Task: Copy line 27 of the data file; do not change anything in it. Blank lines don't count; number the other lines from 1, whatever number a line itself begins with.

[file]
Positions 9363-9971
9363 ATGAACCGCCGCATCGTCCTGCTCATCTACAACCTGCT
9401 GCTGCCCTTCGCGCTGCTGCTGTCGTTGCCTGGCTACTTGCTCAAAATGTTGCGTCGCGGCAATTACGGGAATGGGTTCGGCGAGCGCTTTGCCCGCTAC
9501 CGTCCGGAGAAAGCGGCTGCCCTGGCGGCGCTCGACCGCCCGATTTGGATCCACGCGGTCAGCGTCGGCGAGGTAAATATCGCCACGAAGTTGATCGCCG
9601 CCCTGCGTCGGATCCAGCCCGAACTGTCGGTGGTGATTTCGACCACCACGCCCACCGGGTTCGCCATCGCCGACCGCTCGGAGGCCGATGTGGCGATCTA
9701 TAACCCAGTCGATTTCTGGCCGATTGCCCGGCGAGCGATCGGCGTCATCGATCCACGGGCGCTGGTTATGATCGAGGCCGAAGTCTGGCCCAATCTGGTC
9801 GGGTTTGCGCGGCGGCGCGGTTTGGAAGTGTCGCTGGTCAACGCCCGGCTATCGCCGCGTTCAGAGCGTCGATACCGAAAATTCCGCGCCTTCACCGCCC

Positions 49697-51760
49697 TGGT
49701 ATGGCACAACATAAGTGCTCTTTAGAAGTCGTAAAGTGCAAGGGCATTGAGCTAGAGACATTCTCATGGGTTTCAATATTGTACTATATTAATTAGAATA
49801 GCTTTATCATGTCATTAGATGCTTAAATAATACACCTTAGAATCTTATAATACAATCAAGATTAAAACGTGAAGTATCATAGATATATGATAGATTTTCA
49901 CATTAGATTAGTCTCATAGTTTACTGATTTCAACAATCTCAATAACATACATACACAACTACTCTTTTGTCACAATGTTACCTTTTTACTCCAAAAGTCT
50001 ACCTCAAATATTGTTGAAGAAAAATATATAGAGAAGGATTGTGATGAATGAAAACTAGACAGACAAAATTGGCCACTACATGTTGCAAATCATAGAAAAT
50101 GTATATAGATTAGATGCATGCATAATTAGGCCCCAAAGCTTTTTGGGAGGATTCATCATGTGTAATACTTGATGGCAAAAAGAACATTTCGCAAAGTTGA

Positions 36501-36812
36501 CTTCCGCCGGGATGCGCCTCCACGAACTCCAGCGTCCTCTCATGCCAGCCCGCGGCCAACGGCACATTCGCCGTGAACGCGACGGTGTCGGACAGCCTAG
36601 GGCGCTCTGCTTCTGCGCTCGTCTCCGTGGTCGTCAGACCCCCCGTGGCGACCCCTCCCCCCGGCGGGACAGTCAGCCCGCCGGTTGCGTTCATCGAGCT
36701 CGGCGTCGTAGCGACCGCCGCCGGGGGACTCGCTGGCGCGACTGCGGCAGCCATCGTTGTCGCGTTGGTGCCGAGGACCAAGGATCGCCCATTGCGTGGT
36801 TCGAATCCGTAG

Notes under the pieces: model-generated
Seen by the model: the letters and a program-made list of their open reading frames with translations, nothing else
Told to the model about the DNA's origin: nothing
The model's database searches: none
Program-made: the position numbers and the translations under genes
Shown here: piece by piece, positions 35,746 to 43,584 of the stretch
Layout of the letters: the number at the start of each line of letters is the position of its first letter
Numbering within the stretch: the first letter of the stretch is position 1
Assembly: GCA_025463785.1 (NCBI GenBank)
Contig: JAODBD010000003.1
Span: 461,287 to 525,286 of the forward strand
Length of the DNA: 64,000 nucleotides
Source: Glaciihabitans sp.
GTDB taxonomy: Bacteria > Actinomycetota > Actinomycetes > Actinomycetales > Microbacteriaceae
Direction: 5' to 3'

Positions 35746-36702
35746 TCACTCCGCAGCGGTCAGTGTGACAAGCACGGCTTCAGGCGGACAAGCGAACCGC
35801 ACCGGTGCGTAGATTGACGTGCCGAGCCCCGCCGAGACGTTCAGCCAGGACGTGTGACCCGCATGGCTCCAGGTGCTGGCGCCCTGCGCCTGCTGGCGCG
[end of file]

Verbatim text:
Numbering within the stretch: the first letter of the stretch is position 1